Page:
To get to the quaint and quirky Peng Chau, we need to peel a few layers away from what Hong Kong is typically known for first.
Hong Kong is a super city operating as an automatous state has a stereotype that involves skyscrapers, shopping, a crammed population, and a pulsating nightlife. Hong Kong is also where east meets west. But did you know Hong Kong has over 250 outlaying islands to explore?
One of them is Peng Chau and despite it being neighbours with Hong Kong’s most popular islands, Peng Chau still goes under the radar to many. We rounded up the reasons why you should go for this particular road less traveled:
1. Hiking & adventure
The highest point on the island is Finger Hill and takes at most around 45 minutes to reach the top. You’ll need to venture on The Family Trail from the Ferry Pier to reach Finger Hill.
The island is only 1km long and can be circled in around three to four hours. After Finger Hill you can venture to the Lookout Pavilion, Nam Wan then to Fisherman’s Rock. The trails are easy to follow and it’s very difficult to get lost. You’ll pass breathtaking views of Hong Kong Island, empty beaches, small villages and rural bush that makes it interesting for all level of hikers.
Pro tip: At Peng Chau Ferry Pier there is a signpost with the map of the island full with detailed walking points.
2. Historical buildings
The former Lime Kiln Factory is one of the last standing buildings of Peng Chau’s former burgeoning industrial past. It adds historic value that remembers Peng Chau’s more lively past. Although you can’t go inside the remnants that are left, you should definitely take a photo of this place.
3. Temples without the crowds
Tin Hau Temple was built in 1792 and is one of the most visited temples on the island. Located on Wing On Street in Tung Wan, it’s almost directly in front of you as you disembark at the Ferry Pier.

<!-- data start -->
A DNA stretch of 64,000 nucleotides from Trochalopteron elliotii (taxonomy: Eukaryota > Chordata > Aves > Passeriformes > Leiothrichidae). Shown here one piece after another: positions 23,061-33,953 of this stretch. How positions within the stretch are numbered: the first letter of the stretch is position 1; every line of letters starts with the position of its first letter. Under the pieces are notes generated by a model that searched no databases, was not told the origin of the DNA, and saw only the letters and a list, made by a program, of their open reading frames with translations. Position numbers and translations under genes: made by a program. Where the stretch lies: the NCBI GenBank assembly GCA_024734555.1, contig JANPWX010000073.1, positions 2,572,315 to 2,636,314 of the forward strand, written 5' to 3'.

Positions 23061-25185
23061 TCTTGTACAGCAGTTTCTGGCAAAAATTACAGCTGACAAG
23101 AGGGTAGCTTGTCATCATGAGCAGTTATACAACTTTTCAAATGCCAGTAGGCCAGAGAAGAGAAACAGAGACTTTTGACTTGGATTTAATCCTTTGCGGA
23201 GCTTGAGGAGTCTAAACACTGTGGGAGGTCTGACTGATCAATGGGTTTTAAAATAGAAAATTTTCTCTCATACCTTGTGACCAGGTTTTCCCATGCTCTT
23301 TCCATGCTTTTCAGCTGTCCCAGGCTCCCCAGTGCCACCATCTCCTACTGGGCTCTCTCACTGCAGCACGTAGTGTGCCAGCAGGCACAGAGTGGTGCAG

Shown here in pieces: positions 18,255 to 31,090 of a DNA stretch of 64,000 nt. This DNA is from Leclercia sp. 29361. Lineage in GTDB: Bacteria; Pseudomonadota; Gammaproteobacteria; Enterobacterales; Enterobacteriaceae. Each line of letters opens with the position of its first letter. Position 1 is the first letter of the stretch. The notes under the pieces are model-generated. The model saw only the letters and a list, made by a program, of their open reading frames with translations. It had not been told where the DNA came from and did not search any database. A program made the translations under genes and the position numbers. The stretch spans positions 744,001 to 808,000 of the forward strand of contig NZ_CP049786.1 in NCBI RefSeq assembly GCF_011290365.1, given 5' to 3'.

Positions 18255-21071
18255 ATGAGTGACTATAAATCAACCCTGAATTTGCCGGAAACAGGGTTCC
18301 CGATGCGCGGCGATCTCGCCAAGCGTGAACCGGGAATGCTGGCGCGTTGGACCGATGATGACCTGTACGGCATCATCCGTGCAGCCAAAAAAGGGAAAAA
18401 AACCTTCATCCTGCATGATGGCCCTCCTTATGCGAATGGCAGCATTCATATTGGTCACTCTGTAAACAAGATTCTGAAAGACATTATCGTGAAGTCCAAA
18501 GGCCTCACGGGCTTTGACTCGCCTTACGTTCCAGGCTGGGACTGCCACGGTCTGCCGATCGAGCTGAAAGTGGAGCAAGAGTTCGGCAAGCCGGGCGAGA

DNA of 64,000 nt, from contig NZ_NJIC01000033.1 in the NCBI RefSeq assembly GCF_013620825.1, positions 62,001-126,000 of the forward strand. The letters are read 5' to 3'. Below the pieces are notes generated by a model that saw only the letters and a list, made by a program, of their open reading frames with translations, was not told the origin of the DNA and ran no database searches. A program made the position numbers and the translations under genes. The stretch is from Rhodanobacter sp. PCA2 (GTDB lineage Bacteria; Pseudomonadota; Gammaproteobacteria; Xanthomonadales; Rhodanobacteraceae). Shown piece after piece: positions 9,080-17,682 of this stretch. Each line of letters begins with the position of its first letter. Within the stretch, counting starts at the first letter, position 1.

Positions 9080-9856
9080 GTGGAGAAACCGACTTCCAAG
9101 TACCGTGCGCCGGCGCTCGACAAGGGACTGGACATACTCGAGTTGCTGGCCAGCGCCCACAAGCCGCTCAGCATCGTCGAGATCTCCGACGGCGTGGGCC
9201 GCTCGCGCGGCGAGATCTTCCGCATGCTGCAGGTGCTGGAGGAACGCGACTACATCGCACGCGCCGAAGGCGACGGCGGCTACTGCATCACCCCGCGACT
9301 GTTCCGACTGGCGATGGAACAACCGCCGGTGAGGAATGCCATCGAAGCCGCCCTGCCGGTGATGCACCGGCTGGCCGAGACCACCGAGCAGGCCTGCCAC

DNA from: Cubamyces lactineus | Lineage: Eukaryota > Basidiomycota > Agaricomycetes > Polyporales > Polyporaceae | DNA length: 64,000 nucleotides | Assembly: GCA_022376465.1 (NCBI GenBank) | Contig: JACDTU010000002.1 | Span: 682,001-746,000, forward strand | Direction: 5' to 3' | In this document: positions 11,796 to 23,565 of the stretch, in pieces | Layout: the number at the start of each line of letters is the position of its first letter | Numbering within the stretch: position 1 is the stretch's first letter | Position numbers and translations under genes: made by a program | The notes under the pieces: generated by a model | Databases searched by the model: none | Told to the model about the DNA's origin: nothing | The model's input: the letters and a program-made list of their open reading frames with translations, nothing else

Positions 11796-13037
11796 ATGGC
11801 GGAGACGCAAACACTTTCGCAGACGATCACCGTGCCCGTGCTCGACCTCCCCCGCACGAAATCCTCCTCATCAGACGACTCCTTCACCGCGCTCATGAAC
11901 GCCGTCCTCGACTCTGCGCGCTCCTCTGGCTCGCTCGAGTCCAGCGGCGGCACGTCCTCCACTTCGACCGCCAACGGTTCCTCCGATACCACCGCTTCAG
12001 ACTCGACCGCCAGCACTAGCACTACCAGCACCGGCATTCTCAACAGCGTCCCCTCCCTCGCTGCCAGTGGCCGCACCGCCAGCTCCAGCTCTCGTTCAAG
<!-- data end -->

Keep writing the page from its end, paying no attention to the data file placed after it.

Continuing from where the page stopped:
The Seven Sisters Temple is to the south of the island. Colourful and iconic the temple is one of Peng Chau’s most popular. The deities are believed to help families conceive, so don’t be surprised to see local newlyweds visit and seek blessings.
4. Deserted beaches
Especially in the south part of the islands walking towards Fisherman’s Rock, you’ll be happy to know almost all of Peng Chau’s beaches are deserted. Take some time to relax by and get bothered by absolutely nobody.
5. Narrow streets
One of the charming bits about Peng Chau is its quaint and narrow streets. You’ll feel you’re walking into someone’s living room, while some of the buildings look centuries-old going by their brickwork. This adds to the real sense of peaceful community that lies here, something that is lost now in many places in Hong Kong.
6. Abandoned places
Right in the centre of the island, Chi Yan School is now abandoned. Built in the 1930’s, this school used to hold over 400 students at a time. Furthermore, in one of the derelict rooms you can still see a black board that was once used. Urban enthusiasts rejoice: this one is for you!
7. Fresh food, affordable drinks
If we’re comparing (and we are), eating and drinking is generally cheaper in Peng Chau than other islands in Hong Kong. Stop by ‘The Old China Hand’ for two-for-one specials on San Miguel Pilsen beer. If you’re feeling peckish, find Lok & Yiu, a small corner restaurant north of Wing On Street. They have low prices and big servings on curry and rice!
How to get to Peng Chau: from the Central Pier on Hong Kong Island and take No.6 to Peng Chau. The fast ferry option takes around 25 minutes and 40 minutes on the ordinary ‘slow’ ferry.
Cebu Pacific flies to Hong Kong from Manila and Cebu. cebupacificair.com